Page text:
UCM Board Approves Mid-Year Fee Increase
The UCM Board of Governors recently approved a 0.7 % mid-year increase for undergraduate academic fees, that will take effect this fall.
According to a press release from the University of Central Missouri, the fee was increased to help meet inflationary costs and address budget challenges that stem from state withholdings of appropriations, the Board of Governors approved a 0.7 percent mid-year increase in undergraduate students’ academic fees that takes effect this fall. An increase in room and board rates, was also approved at the March meeting.
The mid-year tuition increase for in-state undergraduate students was approved after the Board took into consideration Missouri Governor Eric Greiten’s announcement in January of a current fiscal year withholding of $4.15 million in state funds for UCM, along with other uncertain state revenue projections, and a state reduction of almost $5.4 million in 2018.
The board previously set its FY 2017 student instructional and general fees in February 2016, agreeing to hold in-state undergraduate tuition at the FY 2016 level in exchange for the state’s commitment to a 4 percent increase in performance- based funding. According to Susan Brockhaus, executive director of UCM Administrative Services, Finance and Administration, although the university did not increase tuition for FY 2017, the university was authorized by state statute to increase FY 2017 in-state, undergraduate tuition up to 0.7 percent without need for a state waiver.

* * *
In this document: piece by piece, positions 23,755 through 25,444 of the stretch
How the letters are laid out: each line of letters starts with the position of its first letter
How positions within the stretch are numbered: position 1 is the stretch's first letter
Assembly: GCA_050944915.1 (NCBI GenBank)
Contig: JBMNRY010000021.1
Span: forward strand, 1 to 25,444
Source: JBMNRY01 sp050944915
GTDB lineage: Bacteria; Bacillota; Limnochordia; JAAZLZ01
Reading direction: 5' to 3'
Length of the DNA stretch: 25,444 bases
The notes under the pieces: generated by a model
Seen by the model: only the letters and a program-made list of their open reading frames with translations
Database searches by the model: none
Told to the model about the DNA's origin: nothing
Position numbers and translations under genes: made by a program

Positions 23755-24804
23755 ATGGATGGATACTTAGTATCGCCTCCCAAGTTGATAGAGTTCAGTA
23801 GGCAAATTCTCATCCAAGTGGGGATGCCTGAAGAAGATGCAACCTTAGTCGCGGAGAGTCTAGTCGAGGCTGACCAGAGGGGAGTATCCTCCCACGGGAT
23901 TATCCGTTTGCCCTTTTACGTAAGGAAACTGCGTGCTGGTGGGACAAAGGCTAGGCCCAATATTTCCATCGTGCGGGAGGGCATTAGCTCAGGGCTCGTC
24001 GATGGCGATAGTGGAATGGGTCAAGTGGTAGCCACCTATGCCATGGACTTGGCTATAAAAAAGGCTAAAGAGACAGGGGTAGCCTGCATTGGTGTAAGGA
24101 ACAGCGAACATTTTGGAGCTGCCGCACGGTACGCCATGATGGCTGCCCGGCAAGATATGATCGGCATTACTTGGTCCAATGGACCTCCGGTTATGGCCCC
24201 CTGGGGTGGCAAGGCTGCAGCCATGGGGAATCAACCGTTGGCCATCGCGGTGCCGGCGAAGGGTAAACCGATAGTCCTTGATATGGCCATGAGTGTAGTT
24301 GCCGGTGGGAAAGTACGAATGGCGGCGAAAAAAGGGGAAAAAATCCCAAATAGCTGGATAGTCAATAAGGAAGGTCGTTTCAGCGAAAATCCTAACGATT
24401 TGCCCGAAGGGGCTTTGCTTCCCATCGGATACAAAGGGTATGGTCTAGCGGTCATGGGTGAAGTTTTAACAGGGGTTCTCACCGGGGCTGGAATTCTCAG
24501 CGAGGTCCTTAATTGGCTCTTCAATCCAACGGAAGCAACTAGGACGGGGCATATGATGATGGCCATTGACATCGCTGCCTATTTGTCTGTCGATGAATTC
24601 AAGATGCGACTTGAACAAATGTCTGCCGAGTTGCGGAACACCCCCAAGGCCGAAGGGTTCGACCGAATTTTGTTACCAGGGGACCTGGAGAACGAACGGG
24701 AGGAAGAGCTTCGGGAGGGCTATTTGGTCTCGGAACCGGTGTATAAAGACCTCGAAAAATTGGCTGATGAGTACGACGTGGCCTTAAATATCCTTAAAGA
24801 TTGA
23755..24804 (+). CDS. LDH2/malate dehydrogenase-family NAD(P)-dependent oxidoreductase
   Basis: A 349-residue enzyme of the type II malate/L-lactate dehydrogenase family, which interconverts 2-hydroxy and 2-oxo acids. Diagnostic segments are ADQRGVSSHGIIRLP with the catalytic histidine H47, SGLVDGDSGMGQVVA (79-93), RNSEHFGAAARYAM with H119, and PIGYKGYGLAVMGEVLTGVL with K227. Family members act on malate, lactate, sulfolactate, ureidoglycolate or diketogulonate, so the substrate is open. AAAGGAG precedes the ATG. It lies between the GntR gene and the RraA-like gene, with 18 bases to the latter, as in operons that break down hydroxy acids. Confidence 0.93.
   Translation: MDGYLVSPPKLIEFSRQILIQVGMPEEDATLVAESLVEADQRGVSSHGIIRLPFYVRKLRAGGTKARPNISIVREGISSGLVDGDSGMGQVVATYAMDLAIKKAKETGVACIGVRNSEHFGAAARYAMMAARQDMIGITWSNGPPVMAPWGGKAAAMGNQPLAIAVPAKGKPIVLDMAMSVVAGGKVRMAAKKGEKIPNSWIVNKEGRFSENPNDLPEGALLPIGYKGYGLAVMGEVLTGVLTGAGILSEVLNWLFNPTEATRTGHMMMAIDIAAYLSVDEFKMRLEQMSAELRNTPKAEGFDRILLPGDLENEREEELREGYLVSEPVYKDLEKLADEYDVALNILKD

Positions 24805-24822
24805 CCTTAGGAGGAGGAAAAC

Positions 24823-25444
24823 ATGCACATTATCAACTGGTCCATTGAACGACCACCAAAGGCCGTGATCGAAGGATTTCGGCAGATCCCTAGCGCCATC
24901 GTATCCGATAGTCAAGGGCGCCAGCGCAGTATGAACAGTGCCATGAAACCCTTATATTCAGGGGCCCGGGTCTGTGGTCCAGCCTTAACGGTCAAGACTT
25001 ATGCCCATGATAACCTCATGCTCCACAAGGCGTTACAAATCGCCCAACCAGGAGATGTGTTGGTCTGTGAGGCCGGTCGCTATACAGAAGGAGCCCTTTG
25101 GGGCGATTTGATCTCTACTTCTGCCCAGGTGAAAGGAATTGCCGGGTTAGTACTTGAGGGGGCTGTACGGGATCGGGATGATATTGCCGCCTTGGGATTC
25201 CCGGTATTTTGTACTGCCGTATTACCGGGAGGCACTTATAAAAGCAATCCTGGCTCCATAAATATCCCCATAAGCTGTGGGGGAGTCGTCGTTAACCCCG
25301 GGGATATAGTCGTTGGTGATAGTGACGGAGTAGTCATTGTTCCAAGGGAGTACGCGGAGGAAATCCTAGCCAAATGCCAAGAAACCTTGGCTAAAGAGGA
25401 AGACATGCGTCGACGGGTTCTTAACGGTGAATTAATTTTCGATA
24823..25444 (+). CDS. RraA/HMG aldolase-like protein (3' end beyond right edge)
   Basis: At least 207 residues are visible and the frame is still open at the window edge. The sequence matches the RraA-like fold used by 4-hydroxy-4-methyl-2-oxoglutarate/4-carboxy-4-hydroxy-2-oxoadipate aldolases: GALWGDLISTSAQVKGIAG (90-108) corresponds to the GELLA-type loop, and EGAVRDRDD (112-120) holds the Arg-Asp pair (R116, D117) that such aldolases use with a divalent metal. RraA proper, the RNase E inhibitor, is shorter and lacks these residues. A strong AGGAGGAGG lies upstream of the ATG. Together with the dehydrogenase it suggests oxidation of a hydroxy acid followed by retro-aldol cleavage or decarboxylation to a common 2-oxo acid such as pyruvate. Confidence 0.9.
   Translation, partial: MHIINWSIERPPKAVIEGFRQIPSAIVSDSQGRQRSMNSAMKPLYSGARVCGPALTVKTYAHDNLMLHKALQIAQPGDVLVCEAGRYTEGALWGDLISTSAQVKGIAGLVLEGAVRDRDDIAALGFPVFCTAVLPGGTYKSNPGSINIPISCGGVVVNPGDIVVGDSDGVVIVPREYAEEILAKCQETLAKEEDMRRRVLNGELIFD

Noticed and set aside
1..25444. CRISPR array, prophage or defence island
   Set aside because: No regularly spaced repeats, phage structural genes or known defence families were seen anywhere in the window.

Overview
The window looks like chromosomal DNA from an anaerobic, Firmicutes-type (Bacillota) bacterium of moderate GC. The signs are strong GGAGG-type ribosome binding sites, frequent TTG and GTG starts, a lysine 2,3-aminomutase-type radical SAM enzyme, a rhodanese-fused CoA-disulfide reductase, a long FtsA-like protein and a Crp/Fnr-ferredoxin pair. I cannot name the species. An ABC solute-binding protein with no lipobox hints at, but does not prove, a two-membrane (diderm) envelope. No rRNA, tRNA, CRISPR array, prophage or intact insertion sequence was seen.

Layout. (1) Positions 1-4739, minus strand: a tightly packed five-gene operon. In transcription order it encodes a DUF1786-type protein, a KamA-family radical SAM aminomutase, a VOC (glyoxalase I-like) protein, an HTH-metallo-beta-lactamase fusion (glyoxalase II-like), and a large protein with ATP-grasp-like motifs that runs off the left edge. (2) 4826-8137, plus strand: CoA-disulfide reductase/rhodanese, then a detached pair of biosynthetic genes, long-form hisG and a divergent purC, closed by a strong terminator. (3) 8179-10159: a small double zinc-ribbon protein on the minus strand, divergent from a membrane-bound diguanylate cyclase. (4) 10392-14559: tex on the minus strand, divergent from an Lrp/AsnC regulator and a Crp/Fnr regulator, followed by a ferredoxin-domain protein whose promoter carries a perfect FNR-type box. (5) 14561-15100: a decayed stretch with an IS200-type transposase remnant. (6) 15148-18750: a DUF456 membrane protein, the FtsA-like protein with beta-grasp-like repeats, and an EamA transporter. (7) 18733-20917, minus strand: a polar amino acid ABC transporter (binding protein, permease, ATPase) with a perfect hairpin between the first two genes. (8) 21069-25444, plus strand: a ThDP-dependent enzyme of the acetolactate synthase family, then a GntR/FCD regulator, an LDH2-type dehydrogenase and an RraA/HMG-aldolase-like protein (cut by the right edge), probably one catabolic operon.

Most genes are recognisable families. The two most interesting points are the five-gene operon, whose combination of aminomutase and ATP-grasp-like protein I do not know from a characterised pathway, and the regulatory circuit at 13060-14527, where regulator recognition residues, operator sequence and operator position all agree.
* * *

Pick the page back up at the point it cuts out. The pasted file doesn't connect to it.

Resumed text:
The Higher Education Student Funding Act (HESFA) limits the amount by which an institution may increase its resident undergraduate tuition and student-required fees based on the increase in the rate of inflation, and on the institution’s existing tuition in relation to average tuition as defined by HEFSA. Institutions that increase above those limits must either return a portion of their state appropriations or seek a state waiver of the financial penalty. The rate of inflation used to calculate FY2017 tuition was 0.7 percent.
Approval of the mid-year academic fee increase will not change what students pay for tuition during the spring or summer 2017 semesters, and according to the release, the university will not retroactively charge the increase to students who are already enrolled.
Approving the 0.7 percent increase is considered a strategic move that allows the university to position itself to generate additional revenue from tuition during the 2017-2018 academic year amidst significant reductions in state financial support. With the mid-year increase, students can expect to pay $1.63 more per credit hour, or $48.90 per year, based on a full course load, which is 15 credit hours per semester. The university also has the option to increase FY 2018 fees to the rate of inflation without a state waiver. The current rate is 2.1 percent.
Following a presentation by Shari Bax, vice provost for student experience and engagement, and Patrick Bradley, associate vice provost for student experience and engagement, the board authorized an increase in FY 2018 room and board rates, effective for the fall 2017 semester. The total meal plan increase is 3.8 percent. That includes a 1.5 percent increase to fund capital improvements as per the agreement between UCM and Sodexo, the dining services provider, and to cover an additional increase of 2.3 percent in the “Food Away from Home CPI Index.” University residence halls and apartment rates, which are furnished and include all utilities paid, were increased by